Estoy subido en una palmera = mentally hanging out in a palm tree = in my own little world
Carajo = ship lookout
Te manda al carajo = they sent you on a wild goose chase
Fuiste al carajo = got lost in nowhere
Erizar = to make stand on end
Bochinche = lotsa noise
Que cara de orto tenés! = you've got a pissed off face
Forro = person who doesn’t have any value (this is quite rude)
Fogoso = hot in bed (meow)
Zafa = in the middle
Mocos: Boogers
Metejon = someone you like, a "crush"

Want the dirty version? Just ask. (Although most of you who would care probably have heard it all already, jaja!)

Friday, July 16, 2010

Exploring: DC/VA/MD

I’m somewhere exotic right now: Arlington, Virginia. Ok, so that’s not exotic like Argentina, but when you’re from California this opposing coast is a whole new world ripe for exploration. Arlington is part of the greater Washington DC area, so I’ve been poking around seeing some of the iconic tourist attractions our country offers.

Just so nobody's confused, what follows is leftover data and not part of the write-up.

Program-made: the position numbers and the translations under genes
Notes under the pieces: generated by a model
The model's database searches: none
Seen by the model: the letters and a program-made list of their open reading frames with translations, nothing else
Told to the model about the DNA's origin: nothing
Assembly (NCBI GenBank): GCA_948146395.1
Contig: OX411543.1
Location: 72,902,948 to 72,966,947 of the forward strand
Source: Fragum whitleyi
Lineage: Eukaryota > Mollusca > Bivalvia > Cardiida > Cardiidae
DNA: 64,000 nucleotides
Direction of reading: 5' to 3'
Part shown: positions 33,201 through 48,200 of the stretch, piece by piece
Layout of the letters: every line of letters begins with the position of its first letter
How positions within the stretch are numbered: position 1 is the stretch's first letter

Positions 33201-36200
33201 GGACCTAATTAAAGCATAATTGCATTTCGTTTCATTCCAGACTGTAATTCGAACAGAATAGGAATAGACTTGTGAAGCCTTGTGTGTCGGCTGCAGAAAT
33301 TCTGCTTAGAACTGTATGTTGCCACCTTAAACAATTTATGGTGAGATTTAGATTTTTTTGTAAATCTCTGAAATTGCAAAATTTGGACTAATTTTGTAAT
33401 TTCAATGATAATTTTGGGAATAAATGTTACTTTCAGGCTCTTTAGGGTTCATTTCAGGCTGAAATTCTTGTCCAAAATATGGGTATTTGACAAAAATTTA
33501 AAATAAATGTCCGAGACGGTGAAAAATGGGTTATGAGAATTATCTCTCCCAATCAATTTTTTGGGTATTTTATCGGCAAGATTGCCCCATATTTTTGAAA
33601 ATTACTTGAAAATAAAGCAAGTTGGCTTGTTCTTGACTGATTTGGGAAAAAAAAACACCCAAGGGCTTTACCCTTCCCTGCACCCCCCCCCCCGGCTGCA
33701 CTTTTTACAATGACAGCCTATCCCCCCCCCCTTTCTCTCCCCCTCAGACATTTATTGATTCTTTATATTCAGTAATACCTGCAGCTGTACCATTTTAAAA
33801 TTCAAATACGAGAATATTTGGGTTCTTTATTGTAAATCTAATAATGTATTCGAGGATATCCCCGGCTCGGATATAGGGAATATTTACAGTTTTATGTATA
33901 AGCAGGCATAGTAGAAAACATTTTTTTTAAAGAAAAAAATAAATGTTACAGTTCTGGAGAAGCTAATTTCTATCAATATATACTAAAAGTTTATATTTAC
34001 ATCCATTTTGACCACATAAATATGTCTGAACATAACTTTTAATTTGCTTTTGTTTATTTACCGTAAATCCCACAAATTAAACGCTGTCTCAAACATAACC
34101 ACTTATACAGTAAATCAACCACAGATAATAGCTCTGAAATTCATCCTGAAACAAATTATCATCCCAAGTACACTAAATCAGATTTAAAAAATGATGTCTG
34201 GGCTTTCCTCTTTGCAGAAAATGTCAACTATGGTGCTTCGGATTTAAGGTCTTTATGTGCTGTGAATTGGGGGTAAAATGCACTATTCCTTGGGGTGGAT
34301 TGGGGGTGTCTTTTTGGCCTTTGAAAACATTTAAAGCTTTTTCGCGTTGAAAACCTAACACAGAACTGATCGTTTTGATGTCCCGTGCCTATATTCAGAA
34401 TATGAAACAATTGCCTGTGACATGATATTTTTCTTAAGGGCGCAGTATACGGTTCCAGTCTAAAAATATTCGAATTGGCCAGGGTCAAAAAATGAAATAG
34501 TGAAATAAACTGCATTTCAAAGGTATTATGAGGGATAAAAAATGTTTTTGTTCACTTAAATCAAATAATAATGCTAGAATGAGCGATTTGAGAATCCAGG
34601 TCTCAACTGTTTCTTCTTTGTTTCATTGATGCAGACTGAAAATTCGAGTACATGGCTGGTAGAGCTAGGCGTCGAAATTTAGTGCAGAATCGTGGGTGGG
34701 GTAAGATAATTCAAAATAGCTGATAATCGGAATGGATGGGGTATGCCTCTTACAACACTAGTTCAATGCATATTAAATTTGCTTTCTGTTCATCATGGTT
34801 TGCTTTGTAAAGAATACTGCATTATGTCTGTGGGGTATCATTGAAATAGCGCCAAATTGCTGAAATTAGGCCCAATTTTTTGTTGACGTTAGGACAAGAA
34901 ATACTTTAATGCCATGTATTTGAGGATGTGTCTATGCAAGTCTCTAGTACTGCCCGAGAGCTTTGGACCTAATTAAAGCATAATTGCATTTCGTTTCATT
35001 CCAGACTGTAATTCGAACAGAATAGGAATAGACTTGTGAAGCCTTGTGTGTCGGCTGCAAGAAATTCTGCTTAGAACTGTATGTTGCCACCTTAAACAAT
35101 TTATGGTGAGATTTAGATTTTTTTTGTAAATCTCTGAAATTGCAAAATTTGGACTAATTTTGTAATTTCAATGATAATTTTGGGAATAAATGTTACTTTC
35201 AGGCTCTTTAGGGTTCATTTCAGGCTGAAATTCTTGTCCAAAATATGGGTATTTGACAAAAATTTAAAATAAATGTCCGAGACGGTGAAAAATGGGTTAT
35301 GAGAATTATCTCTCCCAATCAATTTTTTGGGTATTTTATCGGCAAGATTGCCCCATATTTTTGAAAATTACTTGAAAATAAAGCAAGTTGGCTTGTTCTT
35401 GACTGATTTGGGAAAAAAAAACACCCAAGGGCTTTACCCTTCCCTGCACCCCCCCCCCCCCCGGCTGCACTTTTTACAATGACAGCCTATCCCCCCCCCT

Arlington National Cemetery
is beautiful, stoic and filled me with curiosity. If only those graves could tell their heroic stories. For some reason I find cemeteries to be slightly magical; they have a cool nostalgia– a reminder that these bodies are destructible shells simply containing human essence.

On the 4th of July I was able to catch up with Daniel and Jihee: two former co-workers from my days in the OC, still good friends of mine. They recently bought a condo in DC and had a great day exploring their neighborhood. After a scrumptious brunch at the Tabard Inn we visited the National Cathedral. Since I’ve explored cathedrals in Italy and Spain it shocked me by being so new. I’ve never seen gothic architecture in such perfect condition before. That night made an awesome charcuterie dinner and snuck wine up to their rooftop in plastic cups while watching a gorgeous fireworks show. Afterwards, we could see tiny explosions along the horizon in all directions for hours. I saw fireworks in three states: DC, Maryland and Virgina all in one rooftop experience. Super cool!